We Get By With A Little Help From Our (Writer) Friends

I took the first step in this journey as a writer alone.

The only person who knew I was writing my first manuscript was The Missus. No one else. I had this strange fear back then, that if I told a bunch of people I was writing a book and it was never finished, never published, never sold any copies or whatever, I would be be considered a failure. It was a silly fear, I can admit that now, as my friends and family aren’t horrible people and wouldn’t look down on me for trying something that didn’t ultimately work out, but that’s how I felt at the time. And if I’m being honest, I was probably more worried about failing and disappointing myself.

And thus, I wrote my first manuscript pretty much in a vacuum. I had no idea about the publishing industry, about trends in genre, about the appropriate word count for a first time manuscript (hey this story is kinda like Game of Thrones, those books are super long and they’re super popular, surely this can be as long as I want it too!)


But most unfortunately, I had no idea there was a community of writers on Internet that were in the same boat as me. In hindsight, I probably should have gone out searching for these folks, but I was so insulated and focused on JUST GETTING IT DONE, I didn’t think there was a need to find other writers until I actually had a book finished I could share. A bit of social anxiety had something to do with it too. I’ve actually met a few of my now Writer Buddies in real life (which was AMAZING) but starting out, there was (and still is) something uniquely terrifying about putting yourself out there – you and your creative work – to strangers on – even on THE INTERNET – for the first time.

It was only after I had the first draft of my manuscript done that I told anyone I’d been writing a book. The response from all friends and family were very positive and most of the questions were “Are you going to get it published?” Well of course I was! That’s why I wrote this damn thing!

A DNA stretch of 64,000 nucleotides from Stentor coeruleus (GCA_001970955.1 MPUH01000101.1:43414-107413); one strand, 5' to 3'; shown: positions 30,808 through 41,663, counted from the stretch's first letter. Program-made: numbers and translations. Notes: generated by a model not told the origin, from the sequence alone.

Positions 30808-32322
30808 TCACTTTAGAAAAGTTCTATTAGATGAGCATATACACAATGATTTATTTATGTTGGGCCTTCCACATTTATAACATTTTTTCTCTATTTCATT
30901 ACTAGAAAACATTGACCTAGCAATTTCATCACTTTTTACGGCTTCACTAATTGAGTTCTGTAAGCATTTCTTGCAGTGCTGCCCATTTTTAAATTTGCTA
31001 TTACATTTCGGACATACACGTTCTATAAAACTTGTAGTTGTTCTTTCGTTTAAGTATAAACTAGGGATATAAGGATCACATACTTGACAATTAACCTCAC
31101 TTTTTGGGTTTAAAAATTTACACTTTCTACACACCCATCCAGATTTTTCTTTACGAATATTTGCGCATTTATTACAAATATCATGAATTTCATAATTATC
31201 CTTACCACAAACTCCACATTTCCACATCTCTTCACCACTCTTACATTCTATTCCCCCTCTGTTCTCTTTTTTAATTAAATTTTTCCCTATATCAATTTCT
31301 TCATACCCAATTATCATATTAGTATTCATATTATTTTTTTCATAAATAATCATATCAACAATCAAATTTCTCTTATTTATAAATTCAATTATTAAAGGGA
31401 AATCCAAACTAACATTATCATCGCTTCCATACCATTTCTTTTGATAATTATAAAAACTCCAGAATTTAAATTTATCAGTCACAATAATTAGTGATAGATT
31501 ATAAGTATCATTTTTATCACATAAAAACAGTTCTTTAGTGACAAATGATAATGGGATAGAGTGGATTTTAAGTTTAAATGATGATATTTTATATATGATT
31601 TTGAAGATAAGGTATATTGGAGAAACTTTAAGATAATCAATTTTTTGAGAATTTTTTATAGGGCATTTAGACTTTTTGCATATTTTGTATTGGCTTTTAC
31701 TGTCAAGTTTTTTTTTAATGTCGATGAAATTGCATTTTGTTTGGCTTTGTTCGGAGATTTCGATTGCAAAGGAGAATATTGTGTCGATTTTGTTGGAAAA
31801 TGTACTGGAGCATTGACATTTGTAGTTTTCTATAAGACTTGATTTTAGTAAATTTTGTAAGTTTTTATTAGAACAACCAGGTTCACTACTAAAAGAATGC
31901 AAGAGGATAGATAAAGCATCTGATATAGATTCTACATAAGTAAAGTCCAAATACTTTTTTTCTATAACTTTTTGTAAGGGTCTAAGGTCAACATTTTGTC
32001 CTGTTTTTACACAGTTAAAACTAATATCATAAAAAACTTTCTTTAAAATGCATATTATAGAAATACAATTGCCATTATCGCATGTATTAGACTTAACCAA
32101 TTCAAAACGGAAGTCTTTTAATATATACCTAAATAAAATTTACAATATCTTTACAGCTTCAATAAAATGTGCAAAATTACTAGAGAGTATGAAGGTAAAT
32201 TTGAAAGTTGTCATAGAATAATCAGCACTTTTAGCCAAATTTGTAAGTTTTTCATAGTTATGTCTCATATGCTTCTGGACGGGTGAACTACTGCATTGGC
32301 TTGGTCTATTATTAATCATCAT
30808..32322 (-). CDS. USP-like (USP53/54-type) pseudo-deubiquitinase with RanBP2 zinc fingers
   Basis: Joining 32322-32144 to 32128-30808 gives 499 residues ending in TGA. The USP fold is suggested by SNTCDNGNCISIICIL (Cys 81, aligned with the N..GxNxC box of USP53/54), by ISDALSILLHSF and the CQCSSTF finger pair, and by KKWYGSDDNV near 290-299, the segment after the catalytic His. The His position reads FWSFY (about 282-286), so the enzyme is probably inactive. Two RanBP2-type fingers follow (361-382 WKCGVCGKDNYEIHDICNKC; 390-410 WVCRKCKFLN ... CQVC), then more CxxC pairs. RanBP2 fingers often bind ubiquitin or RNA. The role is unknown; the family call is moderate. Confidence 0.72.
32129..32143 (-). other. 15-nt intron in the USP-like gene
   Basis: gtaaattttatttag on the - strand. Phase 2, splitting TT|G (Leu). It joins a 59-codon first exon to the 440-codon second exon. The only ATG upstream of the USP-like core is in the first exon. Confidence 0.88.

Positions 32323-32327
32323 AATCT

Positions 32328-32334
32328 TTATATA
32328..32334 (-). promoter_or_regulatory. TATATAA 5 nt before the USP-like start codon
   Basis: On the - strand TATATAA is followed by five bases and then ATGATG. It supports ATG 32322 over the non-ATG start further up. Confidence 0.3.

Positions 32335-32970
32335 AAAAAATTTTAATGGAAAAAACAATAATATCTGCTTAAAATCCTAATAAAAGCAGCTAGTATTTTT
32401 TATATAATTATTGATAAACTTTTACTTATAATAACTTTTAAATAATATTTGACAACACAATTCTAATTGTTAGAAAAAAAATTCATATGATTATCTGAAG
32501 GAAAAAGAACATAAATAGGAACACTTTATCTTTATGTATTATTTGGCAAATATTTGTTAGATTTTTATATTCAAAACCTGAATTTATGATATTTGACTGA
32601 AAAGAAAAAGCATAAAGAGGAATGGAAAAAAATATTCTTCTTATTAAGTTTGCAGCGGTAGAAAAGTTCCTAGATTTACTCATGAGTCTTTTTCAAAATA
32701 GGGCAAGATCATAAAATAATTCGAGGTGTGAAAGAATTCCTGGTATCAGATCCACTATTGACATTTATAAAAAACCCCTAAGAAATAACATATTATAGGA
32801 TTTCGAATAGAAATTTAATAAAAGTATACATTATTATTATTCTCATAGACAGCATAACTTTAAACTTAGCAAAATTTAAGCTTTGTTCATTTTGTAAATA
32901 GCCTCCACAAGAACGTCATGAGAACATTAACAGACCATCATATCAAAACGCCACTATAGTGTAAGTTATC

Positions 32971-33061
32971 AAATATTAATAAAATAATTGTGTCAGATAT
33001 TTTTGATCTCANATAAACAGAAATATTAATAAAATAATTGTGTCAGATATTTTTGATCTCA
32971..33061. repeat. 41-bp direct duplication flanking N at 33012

And it’s just that easy isn’t it?

Franco Interview WTF

So after typing “how to publish a novel” into the ol’ Google Machine and reading about one hundred million articles about getting an agent, and how the industry works and just how unimaginably difficult it is to get a book published the traditional way, I was just a weeeeeeeee bit overwhelmed.

One of the things that really stood out to me in all these articles, was the emphasis on building a presence on social media and network of folks in and around the industry. The best way to do this, by all accounts, was through Twitter. This was completely foreign to me, a guy who has a sparsely populated Facebook and thought Twitter was just a tool for people to show off what kind of latte they got at Starbucks on a particular morning. But I was in it to win it, so I signed up and started searching out other writers.

The first real immersion into the Twitter writing community was through a little hashtag called #WriteClub (you may have heard of it), a sprint club hosted by a rotating group of writers on Friday nights. This is where I found my first real Writer Buddies. These folks had been through all the same things was me while writing my manuscript and many were much further along in the journey than I was. It was inspiring and comforting to find people I could share my experiences with and learn from theirs.